Tuesday, February 7, 2012 3:35 PM

Depression and your health

Your mind and body are intimately connected, and your overall health depends on both of them working well. This is most evident in depression: Research shows that people who suffer from clinical depression face a higher risk for contracting certain illnesses, according to the National Institute of Mental Health (NIMH).

One reason for this, the NIMH says, is that depression can lead to poor physical and mental functioning; a person with depression is less likely to follow a healthy lifestyle that prevents some diseases. Also, if a person with depression has a chronic medical condition that requires a certain diet or medication, the depression may make it harder for him or her to follow the treatment plan.

Sometimes, developing a chronic condition or having a serious health problem can lead to depression. Having diabetes, for example, doubles the risk for depression, and the chances of becoming depressed increase as diabetes complications worsen, the NIMH says. People with heart disease also are more likely to suffer from depression, and people with depression are at greater risk for developing heart disease. In addition, people with heart disease who are depressed have an increased risk for death after a heart attack. Drugs used to treat chronic conditions, such as high blood pressure, can worsen or even trigger depression and other mood disorders, the NIMH says.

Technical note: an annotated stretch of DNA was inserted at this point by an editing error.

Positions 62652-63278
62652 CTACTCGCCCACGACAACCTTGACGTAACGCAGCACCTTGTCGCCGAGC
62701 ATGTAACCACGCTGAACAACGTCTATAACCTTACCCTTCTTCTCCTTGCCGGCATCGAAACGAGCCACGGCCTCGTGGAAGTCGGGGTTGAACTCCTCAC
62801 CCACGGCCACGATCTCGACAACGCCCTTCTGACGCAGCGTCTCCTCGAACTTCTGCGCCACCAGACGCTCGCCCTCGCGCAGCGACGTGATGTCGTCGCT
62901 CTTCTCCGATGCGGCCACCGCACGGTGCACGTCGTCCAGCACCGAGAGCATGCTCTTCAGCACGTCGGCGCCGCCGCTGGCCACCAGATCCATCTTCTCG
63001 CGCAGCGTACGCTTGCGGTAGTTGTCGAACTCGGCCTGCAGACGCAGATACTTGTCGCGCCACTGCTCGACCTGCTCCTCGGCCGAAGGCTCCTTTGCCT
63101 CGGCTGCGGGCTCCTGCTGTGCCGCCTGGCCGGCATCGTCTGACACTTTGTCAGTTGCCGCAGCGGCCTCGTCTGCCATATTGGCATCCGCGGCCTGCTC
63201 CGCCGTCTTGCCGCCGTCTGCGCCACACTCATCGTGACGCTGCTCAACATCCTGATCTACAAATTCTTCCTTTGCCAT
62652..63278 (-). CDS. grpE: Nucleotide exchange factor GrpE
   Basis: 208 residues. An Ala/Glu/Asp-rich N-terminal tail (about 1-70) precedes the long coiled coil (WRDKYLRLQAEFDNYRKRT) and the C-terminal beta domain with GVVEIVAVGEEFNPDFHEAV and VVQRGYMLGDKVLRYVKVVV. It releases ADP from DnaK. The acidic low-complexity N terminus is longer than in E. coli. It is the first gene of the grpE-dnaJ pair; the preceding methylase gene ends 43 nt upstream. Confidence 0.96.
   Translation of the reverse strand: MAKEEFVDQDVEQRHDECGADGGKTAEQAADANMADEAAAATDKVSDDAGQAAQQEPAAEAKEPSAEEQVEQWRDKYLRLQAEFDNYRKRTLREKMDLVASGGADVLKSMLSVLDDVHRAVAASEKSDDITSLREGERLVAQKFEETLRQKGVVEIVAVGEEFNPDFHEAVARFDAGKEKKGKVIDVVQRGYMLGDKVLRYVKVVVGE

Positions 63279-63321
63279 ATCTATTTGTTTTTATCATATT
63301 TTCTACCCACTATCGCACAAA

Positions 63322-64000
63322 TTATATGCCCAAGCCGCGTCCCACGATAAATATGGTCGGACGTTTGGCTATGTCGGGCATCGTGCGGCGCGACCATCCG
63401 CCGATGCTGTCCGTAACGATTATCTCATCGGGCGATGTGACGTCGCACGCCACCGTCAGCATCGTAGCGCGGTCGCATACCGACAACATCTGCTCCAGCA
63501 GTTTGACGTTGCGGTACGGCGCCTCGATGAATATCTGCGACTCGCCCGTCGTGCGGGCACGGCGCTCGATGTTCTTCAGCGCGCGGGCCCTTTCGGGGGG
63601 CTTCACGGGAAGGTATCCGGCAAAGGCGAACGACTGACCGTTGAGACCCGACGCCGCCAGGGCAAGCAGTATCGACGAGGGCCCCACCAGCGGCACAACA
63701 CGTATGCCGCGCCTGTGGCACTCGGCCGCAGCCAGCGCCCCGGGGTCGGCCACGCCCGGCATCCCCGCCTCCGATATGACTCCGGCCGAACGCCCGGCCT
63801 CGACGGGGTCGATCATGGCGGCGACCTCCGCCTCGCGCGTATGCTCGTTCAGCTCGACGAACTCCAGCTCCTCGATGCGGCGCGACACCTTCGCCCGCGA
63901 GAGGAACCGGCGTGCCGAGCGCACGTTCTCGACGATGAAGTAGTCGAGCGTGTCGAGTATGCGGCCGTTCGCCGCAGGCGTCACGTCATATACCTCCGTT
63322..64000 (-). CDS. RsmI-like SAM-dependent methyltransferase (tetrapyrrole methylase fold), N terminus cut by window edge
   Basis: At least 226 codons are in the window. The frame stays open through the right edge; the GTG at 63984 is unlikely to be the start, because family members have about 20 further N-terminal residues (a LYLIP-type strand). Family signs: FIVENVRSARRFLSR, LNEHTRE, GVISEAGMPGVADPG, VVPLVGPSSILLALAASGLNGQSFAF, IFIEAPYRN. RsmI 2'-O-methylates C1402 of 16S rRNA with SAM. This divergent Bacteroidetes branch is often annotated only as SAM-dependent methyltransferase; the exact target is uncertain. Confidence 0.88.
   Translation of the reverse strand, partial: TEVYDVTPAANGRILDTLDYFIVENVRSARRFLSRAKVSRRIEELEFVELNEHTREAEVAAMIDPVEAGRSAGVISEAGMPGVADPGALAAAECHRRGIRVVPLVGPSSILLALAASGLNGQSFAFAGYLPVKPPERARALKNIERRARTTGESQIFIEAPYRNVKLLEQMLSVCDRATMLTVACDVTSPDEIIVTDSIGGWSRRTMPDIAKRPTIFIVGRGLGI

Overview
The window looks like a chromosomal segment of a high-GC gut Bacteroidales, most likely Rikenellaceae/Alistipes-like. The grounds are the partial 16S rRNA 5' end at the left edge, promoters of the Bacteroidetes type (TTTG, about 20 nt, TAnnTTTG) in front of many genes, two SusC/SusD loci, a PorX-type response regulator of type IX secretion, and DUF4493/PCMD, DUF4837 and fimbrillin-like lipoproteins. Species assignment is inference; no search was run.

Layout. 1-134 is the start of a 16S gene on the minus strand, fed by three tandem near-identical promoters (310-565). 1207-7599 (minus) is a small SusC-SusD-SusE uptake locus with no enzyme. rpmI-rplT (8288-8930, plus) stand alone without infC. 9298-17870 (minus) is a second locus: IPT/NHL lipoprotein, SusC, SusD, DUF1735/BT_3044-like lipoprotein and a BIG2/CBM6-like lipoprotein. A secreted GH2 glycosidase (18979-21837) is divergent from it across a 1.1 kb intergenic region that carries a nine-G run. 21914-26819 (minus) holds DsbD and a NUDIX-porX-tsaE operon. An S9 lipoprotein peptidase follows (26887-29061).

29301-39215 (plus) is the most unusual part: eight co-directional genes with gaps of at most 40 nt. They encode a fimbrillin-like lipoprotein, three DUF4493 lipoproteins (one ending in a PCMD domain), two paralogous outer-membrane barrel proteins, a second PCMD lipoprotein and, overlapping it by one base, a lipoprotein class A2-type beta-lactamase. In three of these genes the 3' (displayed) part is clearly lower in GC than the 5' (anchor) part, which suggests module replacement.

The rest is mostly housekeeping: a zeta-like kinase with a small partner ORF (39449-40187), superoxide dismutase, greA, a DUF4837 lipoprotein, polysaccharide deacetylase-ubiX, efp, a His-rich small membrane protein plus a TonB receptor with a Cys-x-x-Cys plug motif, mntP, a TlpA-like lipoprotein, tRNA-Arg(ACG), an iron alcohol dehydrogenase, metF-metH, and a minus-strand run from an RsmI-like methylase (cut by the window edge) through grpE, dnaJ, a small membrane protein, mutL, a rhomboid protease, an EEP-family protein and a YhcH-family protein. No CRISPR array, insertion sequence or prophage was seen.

People who are depressed also frequently suffer from headaches and stomach problems.

Getting help

How do you know if you have depression? Depression is more than a temporary attack of the blues. It is an illness that affects how you feel about yourself and how you think. Without treatment, the symptoms of depression can last for weeks or months, or even years, the NIMH says. Fortunately, depression can be treated and managed, often with a combination of antidepressant medications and therapy.

These are the warning signs of clinical depression, according to the NIMH:

  • Frequent thoughts of suicide or a suicide attempt
  • Persistent feelings of sadness, hopelessness and pessimism
  • An unexplained loss of appetite, with accompanying weight loss, or compulsive overeating
  • Marked, continuing restlessness and irritability
  • A gradual loss of interest in activities that used to provide enjoyment, including sex
  • Increasing difficulty in concentrating, remembering and decision-making


Not everyone with depression has all of these symptoms. The symptoms also can vary in severity. If you have any of these symptoms, talk to your health care provider.

Krames Staywell provided this story. Communications staff can be reached at MedWatchToday@CommunityMedical.org.